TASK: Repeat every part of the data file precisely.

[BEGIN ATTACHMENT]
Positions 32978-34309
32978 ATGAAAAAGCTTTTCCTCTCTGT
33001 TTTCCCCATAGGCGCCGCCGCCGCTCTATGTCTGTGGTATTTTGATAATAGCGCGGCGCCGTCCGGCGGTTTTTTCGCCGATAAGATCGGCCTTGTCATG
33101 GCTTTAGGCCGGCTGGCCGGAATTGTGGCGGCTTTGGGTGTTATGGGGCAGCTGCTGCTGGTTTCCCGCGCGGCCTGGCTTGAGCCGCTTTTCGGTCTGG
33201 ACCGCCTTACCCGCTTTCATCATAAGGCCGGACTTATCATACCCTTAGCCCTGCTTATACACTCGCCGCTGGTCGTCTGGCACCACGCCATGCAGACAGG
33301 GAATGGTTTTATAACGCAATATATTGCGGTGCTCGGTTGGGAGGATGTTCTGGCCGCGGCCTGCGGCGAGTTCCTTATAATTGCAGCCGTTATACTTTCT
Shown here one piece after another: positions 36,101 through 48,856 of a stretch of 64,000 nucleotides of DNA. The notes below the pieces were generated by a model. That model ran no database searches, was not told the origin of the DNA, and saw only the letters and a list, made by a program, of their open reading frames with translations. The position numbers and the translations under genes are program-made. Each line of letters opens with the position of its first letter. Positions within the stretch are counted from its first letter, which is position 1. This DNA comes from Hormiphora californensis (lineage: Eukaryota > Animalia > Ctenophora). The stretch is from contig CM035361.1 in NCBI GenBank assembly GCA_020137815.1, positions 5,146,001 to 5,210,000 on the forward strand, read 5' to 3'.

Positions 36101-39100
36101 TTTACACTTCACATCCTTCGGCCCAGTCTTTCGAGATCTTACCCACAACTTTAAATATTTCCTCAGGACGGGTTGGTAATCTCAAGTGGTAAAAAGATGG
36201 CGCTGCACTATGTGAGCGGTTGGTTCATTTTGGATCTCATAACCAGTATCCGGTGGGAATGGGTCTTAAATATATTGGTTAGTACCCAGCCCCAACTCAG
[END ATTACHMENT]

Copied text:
Positions 32978-34309
32978 ATGAAAAAGCTTTTCCTCTCTGT
33001 TTTCCCCATAGGCGCCGCCGCCGCTCTATGTCTGTGGTATTTTGATAATAGCGCGGCGCCGTCCGGCGGTTTTTTCGCCGATAAGATCGGCCTTGTCATG
33101 GCTTTAGGCCGGCTGGCCGGAATTGTGGCGGCTTTGGGTGTTATGGGGCAGCTGCTGCTGGTTTCCCGCGCGGCCTGGCTTGAGCCGCTTTTCGGTCTGG
33201 ACCGCCTTACCCGCTTTCATCATAAGGCCGGACTTATCATACCCTTAGCCCTGCTTATACACTCGCCGCTGGTCGTCTGGCACCACGCCATGCAGACAGG
33301 GAATGGTTTTATAACGCAATATATTGCGGTGCTCGGTTGGGAGGATGTTCTGGCCGCGGCCTGCGGCGAGTTCCTTATAATTGCAGCCGTTATACTTTCT
Shown here one piece after another: positions 36,101 through 48,856 of a stretch of 64,000 nucleotides of DNA. The notes below the pieces were generated by a model. That model ran no database searches, was not told the origin of the DNA, and saw only the letters and a list, made by a program, of their open reading frames with translations. The position numbers and the translations under genes are program-made. Each line of letters opens with the position of its first letter. Positions within the stretch are counted from its first letter, which is position 1. This DNA comes from Hormiphora californensis (lineage: Eukaryota > Animalia > Ctenophora). The stretch is from contig CM035361.1 in NCBI GenBank assembly GCA_020137815.1, positions 5,146,001 to 5,210,000 on the forward strand, read 5' to 3'.

Positions 36101-39100
36101 TTTACACTTCACATCCTTCGGCCCAGTCTTTCGAGATCTTACCCACAACTTTAAATATTTCCTCAGGACGGGTTGGTAATCTCAAGTGGTAAAAAGATGG
36201 CGCTGCACTATGTGAGCGGTTGGTTCATTTTGGATCTCATAACCAGTATCCGGTGGGAATGGGTCTTAAATATATTGGTTAGTACCCAGCCCCAACTCAG